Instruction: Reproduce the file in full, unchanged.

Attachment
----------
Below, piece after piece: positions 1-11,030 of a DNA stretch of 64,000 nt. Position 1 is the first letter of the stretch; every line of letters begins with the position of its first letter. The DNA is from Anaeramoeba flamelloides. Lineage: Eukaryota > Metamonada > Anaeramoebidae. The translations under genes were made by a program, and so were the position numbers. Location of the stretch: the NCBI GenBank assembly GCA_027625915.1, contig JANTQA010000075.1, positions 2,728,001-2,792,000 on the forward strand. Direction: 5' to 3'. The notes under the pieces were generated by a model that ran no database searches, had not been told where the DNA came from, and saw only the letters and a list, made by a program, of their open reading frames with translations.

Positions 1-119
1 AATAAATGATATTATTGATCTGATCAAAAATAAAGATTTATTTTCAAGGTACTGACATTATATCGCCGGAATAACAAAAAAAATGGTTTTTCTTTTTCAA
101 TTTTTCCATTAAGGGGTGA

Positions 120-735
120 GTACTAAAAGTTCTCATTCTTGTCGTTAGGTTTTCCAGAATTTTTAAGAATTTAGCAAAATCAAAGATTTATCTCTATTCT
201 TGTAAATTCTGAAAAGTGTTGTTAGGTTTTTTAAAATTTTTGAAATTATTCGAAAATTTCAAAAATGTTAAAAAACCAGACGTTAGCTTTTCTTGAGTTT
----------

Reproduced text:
Below, piece after piece: positions 1-11,030 of a DNA stretch of 64,000 nt. Position 1 is the first letter of the stretch; every line of letters begins with the position of its first letter. The DNA is from Anaeramoeba flamelloides. Lineage: Eukaryota > Metamonada > Anaeramoebidae. The translations under genes were made by a program, and so were the position numbers. Location of the stretch: the NCBI GenBank assembly GCA_027625915.1, contig JANTQA010000075.1, positions 2,728,001-2,792,000 on the forward strand. Direction: 5' to 3'. The notes under the pieces were generated by a model that ran no database searches, had not been told where the DNA came from, and saw only the letters and a list, made by a program, of their open reading frames with translations.

Positions 1-119
1 AATAAATGATATTATTGATCTGATCAAAAATAAAGATTTATTTTCAAGGTACTGACATTATATCGCCGGAATAACAAAAAAAATGGTTTTTCTTTTTCAA
101 TTTTTCCATTAAGGGGTGA

Positions 120-735
120 GTACTAAAAGTTCTCATTCTTGTCGTTAGGTTTTCCAGAATTTTTAAGAATTTAGCAAAATCAAAGATTTATCTCTATTCT
201 TGTAAATTCTGAAAAGTGTTGTTAGGTTTTTTAAAATTTTTGAAATTATTCGAAAATTTCAAAAATGTTAAAAAACCAGACGTTAGCTTTTCTTGAGTTT